With just enough social relevance to lend a blush of importance, but without the kind of spikiness that could threaten to burst its light dramedy bubble, “Newton,” India’s Oscar submission in the foreign language film category, is a good-natured charmer that’s just a little too cozy to satisfy its billing as satire. A warm portrait of a stiff-backed young election official learning that principles don’t always mesh with practicality in the Indian democratic process, its modest story is elevated by an ingratiating turn from Rajkummar Rao, embodying the kind of lovable doofus that Tom Hanks might have played in an American analog a few years ago. Directed by Amit V Masurkar, the film, about the difficulties of boots-on-the-ground democracy is, of all things, easy: easy to watch, easy to enjoy and easy to leave with one’s preconceptions wholly unchallenged.

Newton (Rao) is a serious-minded young civil servant who decides to prove his dedication to the democratic ideal by volunteering for a gig no one else wants — overseeing a ramshackle polling station in the middle of a rebel-infested nowhere, so that a handful of locals can participate in an election about which they know little and care less. Earlier scenes have already established him as a man of unyielding principle who is nonetheless caught between tradition and progressiveness: He rejects a marriage arranged by his doting parents once he discovers the girl is underage. But Newton will find his ethical rigidity bent to the breaking point in the jungle, with a motley crew of assistants, including irreverent old-hand Loknath (Raghubir Yadav); and Malko (Anjali Patil), a pretty young local woman brought in to facilitate and translate for the villagers, who don’t understand Hindi.

As schematically familiar as that set-up sounds, “Newton” thankfully avoids most of the standard romantic comedy cliches, though the framework for a less nuanced, less culturally specific and more formulaic U.S. remake, set in rural Alaska or remote New Mexico for instance, certainly exists. But a remake would be a shame: “Newton” is at its best when it’s at its most idiosyncratic — when its ragtag characters are grumbling and hacking their way through fetid jungle or lethargically trading life philosophies to while away the time in the untrafficked makeshift station.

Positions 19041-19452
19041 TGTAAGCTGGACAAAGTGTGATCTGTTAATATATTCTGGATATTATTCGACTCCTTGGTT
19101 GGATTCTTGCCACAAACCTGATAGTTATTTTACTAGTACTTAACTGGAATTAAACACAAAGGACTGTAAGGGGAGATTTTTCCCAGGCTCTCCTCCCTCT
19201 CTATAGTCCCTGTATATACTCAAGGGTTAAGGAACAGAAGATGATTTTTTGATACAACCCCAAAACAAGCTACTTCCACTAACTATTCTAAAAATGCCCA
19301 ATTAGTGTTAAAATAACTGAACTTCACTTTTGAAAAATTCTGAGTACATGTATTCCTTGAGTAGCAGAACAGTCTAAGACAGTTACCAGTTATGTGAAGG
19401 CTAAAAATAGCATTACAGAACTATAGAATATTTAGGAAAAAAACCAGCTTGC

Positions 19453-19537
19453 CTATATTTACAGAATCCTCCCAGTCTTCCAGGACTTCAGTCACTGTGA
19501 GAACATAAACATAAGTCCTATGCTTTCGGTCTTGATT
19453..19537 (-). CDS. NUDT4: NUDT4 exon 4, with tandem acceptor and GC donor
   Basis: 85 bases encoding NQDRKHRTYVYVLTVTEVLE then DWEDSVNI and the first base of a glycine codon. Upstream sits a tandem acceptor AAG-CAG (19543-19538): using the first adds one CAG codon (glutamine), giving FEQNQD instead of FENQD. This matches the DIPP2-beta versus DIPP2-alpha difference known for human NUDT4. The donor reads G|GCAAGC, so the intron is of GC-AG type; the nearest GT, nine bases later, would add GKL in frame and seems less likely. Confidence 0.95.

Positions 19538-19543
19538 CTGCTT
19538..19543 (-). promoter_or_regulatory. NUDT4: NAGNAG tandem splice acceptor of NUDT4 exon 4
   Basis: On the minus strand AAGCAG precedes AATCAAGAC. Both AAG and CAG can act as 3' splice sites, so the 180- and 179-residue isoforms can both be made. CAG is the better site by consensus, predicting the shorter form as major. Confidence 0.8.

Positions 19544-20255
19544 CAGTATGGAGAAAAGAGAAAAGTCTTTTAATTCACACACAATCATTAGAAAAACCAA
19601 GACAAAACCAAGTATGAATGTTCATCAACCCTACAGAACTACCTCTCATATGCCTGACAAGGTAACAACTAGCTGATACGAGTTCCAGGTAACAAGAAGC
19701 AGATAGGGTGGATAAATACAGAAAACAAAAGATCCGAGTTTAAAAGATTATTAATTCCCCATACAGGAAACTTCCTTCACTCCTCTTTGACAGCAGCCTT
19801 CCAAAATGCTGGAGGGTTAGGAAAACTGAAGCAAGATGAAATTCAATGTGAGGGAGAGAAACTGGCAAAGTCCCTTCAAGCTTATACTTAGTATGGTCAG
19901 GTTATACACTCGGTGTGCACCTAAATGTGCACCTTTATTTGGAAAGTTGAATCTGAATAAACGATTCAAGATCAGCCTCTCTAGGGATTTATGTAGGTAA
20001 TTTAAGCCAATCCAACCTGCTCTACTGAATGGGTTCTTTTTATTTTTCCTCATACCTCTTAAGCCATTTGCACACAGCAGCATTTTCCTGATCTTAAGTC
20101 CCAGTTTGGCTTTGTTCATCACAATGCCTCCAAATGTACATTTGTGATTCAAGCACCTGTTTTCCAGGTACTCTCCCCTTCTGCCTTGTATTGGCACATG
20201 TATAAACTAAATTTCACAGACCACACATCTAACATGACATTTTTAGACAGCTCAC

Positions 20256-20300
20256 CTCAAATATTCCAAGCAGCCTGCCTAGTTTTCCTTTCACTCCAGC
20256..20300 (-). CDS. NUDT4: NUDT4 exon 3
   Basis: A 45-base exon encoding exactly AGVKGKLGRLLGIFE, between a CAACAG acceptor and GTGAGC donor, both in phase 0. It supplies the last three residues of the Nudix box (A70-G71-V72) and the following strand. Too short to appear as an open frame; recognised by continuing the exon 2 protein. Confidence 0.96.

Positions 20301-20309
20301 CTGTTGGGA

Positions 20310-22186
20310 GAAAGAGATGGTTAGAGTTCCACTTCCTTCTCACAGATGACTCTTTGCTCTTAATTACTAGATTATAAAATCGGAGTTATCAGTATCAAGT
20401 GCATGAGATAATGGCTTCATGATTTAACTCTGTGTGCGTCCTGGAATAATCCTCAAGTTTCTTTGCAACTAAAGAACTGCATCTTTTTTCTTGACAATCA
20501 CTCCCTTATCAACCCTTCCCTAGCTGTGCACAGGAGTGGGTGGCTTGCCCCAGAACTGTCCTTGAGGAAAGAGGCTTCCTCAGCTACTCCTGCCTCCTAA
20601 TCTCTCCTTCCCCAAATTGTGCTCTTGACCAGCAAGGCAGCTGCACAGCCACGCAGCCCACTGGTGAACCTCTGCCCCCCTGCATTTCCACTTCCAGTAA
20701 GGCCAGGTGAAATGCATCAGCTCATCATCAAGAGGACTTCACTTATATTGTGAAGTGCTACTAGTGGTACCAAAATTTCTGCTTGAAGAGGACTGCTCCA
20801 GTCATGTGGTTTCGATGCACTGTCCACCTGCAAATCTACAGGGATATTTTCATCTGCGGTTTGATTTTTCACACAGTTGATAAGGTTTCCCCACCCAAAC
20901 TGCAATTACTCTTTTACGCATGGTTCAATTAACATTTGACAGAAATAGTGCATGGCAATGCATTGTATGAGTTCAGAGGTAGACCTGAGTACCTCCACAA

Disgruntled and cynical army captain Atma Singh (Pankaj Tripathi) tasked with protecting Newton and his team from rebel attack, soon emerges as the film’s chief antagonist, as if this bluntly pragmatic soldier’s ideological opposition to Newton’s comparatively effete city-boy aura could be any more marked. But really the situation is the enemy — the sheer size and complexity of India as it tries to maneuver the machinery of the world’s largest democracy within its riotously diverse, often mutually mistrustful classes and populations, all of whom have their own agendas.

Regional critics have been quick to praise the film’s downplayed presentation. And Swapnil S Sonawane’s restrained cinematography and Naren Chandravarkar and Benedict Taylor’s unobtrusive music (bar one nice singing sequence that is more or less organically engineered), as well as the understated performances and lived-in production design, certainly set “Newton” apart from the bright, bold excesses of Bollywood. Yet if formally “Newton” cleaves more to the construct of an internationally independent film, its broad message is perhaps most pertinent to its nation of origin, where the film has already done strong numbers. (Rao’s last movie, the energetic “Suleimani Keeda,” carved a successful festival path.)

Still, what could have been a timely, broadly relevant investigation into electoral malfeasance is undercut by a rather mealymouthed and muddled conclusion that portrays Newton’s bureaucratic intransigence not quite as heroic, but at least quixotically noble. And while its sincere belief in the value of democratic due process may resonate with some viewers internationally, younger audiences might find its resolutely nonpartisan politics a little too comfortable for comfort. The film’s ultimately uncontroversial central tenet is that it’s not how you vote but that you vote that matters. But, certainly Stateside, where “Newton” is tilting at Oscar’s windmills, how you vote(d) feels like the crux of so much heated discourse that the film’s gently Utopian faith in democracy for its own sake seems far removed from the current American moment.